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Date: 4 June 2020
What we can do to help prevent deep vein thrombosis and pulmonary embolism
If you are having an operation, you will probably be fitted with support stockings. These reduce the risk of deep vein thrombosis (DVT) and pulmonary embolism (PE) by helping with the circulation of blood through the veins of the leg.
Please tell a member of staff if the stockings don't fit properly or if you have any pain, numbness or sore skin while wearing them. If you have been asked to wear support stockings at home, please wear them for the recommended time. They can be taken off and washed regularly.
If you have difficulty getting them on and off, please ask the nursing staff for advice before you leave the hospital.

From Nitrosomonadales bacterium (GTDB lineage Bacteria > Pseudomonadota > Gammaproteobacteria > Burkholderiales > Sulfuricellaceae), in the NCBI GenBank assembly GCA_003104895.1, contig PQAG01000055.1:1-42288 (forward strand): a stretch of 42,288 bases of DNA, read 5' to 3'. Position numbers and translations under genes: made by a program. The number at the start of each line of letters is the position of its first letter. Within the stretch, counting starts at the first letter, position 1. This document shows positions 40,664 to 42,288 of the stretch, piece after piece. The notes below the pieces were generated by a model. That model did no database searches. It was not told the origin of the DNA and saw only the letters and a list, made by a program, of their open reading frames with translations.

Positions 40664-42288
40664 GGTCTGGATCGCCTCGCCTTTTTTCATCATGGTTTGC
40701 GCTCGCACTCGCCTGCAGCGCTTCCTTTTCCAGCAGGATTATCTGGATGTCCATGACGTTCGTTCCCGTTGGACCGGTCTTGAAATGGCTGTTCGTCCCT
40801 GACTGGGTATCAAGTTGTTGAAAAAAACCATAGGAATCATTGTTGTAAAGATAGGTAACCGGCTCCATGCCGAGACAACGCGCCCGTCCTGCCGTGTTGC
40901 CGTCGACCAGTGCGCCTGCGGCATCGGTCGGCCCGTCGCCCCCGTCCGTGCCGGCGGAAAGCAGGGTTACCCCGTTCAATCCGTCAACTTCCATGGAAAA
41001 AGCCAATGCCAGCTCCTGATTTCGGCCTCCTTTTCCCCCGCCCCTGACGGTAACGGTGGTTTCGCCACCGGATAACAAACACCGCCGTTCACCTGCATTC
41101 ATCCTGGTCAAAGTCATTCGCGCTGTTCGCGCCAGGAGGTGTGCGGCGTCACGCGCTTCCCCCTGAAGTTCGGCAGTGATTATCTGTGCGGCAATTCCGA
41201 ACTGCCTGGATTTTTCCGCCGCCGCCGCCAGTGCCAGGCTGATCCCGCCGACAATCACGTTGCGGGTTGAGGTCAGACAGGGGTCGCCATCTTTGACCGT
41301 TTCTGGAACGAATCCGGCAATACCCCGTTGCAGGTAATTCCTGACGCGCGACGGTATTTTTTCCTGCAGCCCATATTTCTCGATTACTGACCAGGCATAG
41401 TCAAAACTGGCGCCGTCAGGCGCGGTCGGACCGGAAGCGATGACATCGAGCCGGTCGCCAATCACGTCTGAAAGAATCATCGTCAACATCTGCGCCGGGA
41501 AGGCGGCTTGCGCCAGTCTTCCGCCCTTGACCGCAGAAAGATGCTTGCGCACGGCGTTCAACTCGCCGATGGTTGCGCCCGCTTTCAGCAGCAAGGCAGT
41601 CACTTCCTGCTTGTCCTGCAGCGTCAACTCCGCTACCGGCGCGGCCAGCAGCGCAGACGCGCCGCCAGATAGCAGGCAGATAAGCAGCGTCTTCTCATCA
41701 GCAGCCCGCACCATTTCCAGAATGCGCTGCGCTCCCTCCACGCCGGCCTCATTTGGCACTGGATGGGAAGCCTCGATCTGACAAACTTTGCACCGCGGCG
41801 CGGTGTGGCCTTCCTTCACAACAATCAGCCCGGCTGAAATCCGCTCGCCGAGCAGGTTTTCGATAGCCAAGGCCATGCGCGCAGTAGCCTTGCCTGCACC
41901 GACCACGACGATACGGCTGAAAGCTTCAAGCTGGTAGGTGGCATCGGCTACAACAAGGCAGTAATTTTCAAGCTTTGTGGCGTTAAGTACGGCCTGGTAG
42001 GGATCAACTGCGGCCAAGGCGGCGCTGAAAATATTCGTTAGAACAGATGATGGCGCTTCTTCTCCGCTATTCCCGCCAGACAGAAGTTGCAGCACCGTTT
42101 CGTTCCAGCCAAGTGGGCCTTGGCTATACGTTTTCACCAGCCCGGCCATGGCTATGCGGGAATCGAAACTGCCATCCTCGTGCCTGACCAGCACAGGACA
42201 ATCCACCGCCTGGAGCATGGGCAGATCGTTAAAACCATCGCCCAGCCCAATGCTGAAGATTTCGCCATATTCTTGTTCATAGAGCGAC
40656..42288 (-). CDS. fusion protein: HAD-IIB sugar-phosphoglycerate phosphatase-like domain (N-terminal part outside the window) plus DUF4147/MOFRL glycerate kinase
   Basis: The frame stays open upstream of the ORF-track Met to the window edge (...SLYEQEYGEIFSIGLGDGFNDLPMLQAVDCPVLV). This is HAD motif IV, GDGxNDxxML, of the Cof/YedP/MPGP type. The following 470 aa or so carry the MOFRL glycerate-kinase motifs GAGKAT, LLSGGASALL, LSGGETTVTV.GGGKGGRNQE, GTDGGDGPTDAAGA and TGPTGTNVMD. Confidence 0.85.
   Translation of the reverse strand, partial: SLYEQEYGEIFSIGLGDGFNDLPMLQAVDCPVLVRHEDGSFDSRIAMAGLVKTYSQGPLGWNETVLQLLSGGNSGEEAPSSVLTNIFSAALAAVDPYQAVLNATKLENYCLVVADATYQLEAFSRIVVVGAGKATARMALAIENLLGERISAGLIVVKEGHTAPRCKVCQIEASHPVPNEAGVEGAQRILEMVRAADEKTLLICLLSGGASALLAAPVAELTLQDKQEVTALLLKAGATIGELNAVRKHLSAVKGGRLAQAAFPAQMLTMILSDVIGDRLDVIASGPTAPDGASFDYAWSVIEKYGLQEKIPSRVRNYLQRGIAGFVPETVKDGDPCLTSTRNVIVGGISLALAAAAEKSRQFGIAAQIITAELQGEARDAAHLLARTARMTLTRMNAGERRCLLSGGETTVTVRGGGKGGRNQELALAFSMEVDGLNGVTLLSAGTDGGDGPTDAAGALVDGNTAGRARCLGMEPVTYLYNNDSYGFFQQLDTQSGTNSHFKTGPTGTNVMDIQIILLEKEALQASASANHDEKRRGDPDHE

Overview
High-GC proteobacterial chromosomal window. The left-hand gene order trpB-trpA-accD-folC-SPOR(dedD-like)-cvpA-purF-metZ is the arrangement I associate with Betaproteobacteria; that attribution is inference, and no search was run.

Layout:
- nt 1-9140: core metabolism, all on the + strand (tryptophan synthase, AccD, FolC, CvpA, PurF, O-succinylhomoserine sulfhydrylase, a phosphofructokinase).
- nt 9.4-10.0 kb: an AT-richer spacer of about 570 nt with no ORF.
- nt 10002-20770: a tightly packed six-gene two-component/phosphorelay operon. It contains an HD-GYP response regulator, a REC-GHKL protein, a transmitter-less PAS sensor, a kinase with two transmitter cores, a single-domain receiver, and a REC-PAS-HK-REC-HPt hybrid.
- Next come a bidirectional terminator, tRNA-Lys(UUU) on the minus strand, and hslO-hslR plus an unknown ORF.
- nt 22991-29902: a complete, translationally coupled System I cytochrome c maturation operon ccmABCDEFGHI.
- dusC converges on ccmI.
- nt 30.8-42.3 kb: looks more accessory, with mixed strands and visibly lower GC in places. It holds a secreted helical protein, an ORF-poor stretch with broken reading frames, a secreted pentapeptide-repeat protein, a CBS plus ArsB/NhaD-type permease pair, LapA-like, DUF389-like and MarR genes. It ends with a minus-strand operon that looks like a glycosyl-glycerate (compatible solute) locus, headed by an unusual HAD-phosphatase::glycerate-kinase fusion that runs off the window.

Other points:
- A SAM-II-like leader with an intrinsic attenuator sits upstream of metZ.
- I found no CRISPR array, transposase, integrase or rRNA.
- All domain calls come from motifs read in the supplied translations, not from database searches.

Blood thinning injections
Some patients who are at increased risk of DVT and PE are given daily blood thinning injections using a type of heparin called tinzaparin (also called Innohep). These injections reduce the risk of developing a DVT or PE while you are unwell or immobile.
The nursing staff will normally give these to you while you're in hospital. If you are asked to carry on the injections at home, a nurse can teach you or a close family member how to give them, or arrange for the district nurse to give them at home or at your GP surgery.
If you get a rash at the injection site, or if any bleeding occurs, you should stop the injections and be reviewed by your doctor.
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